I have to define what I mean by traffic and transit now so they make sense throughout my writing.
The Webster’s dictionary definition of traffic is a
(1) : the movement (as of vehicles or pedestrians) through an area or along a route
(2) : the vehicles, pedestrians, ships, or planes moving along a route
(3) : congestion of vehicles <stuck in traffic>.
When most people think of traffic, they think of the painful third version of that definition. But I am more interested in the first definition. The Oxford definition (http://oxforddictionaries.com/definition/english/traffic?q=traffic) is even closer to my needs:
noun [mass noun]
(1) vehicles moving on a public highway: a stream of heavy traffic
(2) the movement of ships, trains, aircraft, or pedestrians: Europe’s air traffic
(3) the transportation of goods or passengers: the increased use of railways for goods traffic
None of these definitions define traffic by itself as congestion. Though the first modifier that comes to mind is “heavy traffic”. You need the adverb to make traffic into congestion. “Light Traffic” is not congested at all.
To be specific for the purposes of my writing, I define traffic as “the movement of independently piloted motorized vehicles on a road network, including motorcycles, cars, trucks, SUVs, and tractor trailers”. This is close to but more specific than the first definitions above. The practice of engineering for managing movement on roadways is not called automobile, or vehicle engineering, it is called traffic engineering. They do not call themselves congestion engineers, or car engineers, nor do they call themselves roadway engineers. They deal with the events that happen on the road, and their vehicle of interest has been motorized almost from the start of their profession. They design their signals, markings, lanes and signs for times of heavy and light congestion to balance throughput, access, route conflicts, safety and even other modes like walking and biking. My definition only differs from the traffic reporter definition of traffic. Reporters do not mention traffic unless it is heavy traffic. The absence of disaster is not news.
There are two classes of transit, expensive and cheap. What makes transit expensive are the vehicles, ways and right of way. What makes it cheap is when it reuses the same right of way as traffic. I refer to rail versus bus transit, of course. Using the same right of way as traffic is a difficult bargain for transit, as road networks are set up hierarchically, and transit does best along corridors. The need of transit to stop frequently for passenger boarding and alighting makes it both slower than the traffic around it and slowing to the traffic around it. A bad bargain for all involved. To write about what transit could be, I choose, for the time being, to focus on the expensive stuff: heavy rail, light rail, commuter rail, monorails and streetcars. Streetcars can operate exactly like buses, or they could operate with some dedicated lanes along their routes. It depends on the system. The average cost of building that stuff, including new right of way, rails, power, rolling stock and stations, is about $70 million per mile.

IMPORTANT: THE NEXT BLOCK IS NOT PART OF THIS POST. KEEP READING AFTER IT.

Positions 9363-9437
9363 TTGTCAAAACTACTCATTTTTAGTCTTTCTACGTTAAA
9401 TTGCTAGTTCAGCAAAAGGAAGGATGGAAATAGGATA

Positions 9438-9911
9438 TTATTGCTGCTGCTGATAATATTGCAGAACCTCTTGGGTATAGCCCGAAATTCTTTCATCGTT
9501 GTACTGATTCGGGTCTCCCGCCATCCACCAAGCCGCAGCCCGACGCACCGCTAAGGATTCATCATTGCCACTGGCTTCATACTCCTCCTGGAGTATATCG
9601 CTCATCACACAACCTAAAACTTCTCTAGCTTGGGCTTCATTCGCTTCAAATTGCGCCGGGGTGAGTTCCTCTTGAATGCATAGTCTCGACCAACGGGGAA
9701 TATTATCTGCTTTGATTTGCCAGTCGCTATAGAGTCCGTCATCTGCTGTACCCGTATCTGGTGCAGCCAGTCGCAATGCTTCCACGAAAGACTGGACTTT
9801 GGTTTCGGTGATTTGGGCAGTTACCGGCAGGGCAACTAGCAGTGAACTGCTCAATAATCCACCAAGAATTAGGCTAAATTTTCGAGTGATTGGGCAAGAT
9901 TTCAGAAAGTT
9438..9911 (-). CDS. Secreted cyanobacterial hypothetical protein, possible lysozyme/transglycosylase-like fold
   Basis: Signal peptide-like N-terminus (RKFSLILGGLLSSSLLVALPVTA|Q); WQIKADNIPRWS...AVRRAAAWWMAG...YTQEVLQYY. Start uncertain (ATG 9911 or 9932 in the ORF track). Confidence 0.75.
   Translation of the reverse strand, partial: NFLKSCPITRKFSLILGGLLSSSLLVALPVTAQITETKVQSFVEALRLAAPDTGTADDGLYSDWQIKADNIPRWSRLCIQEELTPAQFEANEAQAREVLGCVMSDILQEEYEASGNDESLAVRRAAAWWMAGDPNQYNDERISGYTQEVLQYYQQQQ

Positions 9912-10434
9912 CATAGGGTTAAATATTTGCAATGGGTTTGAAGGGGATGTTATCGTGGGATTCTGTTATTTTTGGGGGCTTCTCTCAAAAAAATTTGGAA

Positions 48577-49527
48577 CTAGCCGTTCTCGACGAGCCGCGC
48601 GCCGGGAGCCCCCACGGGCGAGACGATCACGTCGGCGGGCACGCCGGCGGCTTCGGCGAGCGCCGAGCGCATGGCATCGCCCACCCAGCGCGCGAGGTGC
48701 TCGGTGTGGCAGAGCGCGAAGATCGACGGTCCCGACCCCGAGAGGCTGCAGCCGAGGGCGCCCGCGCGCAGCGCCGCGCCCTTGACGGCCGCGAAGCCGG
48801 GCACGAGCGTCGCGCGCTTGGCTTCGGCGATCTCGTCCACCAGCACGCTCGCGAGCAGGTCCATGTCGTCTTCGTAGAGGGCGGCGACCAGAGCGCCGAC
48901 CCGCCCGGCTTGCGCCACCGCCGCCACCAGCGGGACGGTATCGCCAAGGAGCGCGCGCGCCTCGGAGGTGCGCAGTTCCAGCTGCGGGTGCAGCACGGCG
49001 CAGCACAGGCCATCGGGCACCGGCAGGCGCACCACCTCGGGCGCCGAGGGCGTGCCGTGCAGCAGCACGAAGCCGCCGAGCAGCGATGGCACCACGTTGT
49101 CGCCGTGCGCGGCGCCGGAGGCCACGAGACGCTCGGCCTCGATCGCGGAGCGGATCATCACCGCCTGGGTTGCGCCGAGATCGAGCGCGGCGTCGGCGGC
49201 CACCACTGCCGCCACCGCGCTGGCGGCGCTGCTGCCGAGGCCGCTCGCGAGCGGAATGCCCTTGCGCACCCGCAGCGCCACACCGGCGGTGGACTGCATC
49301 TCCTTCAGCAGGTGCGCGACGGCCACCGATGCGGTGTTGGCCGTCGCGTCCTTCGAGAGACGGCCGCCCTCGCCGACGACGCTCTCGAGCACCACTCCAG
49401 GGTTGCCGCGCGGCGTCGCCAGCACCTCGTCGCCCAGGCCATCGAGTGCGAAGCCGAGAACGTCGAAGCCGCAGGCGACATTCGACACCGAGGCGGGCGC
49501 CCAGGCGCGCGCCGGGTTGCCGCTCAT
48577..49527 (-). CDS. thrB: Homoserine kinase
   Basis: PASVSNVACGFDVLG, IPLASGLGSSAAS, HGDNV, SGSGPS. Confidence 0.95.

Rail transit, for all the expense, is higher capacity and higher performing than bus transit and traffic. Bus transit is barely better performing than traffic in many cases, an artifact of being mixed with traffic and having much larger vehicles to drive, while stopping and accelerating more than even the other vehicles in traffic. I would like to understand bus transit better, as they are more affordable and call for better design solutions. As they are, however, they are not readily distinct form traffic. So I studied rail transit as transit.
WALKING AND BIKING
As for “walking” and “biking”, both are present continuous verbs, not nouns like transit and traffic. I had no choice. Bikes are just objects unless used by bikers, and walks are routes or routines taken by walkers. As you know, I am developing an allergy to the term “pedestrian”, “pedestrianism” or any other form of pederasty. It sounds more like an affliction than a transportation mode. In the traffic paradigm of the last eighty years, it actually is an affliction. So I use “walking” and “biking” to include the set of people who walk or bike, their vehicles that weigh much less than them, the routes designated or built for them, and the trips taken by walking or biking.
These are the four modes I talk about in my writing.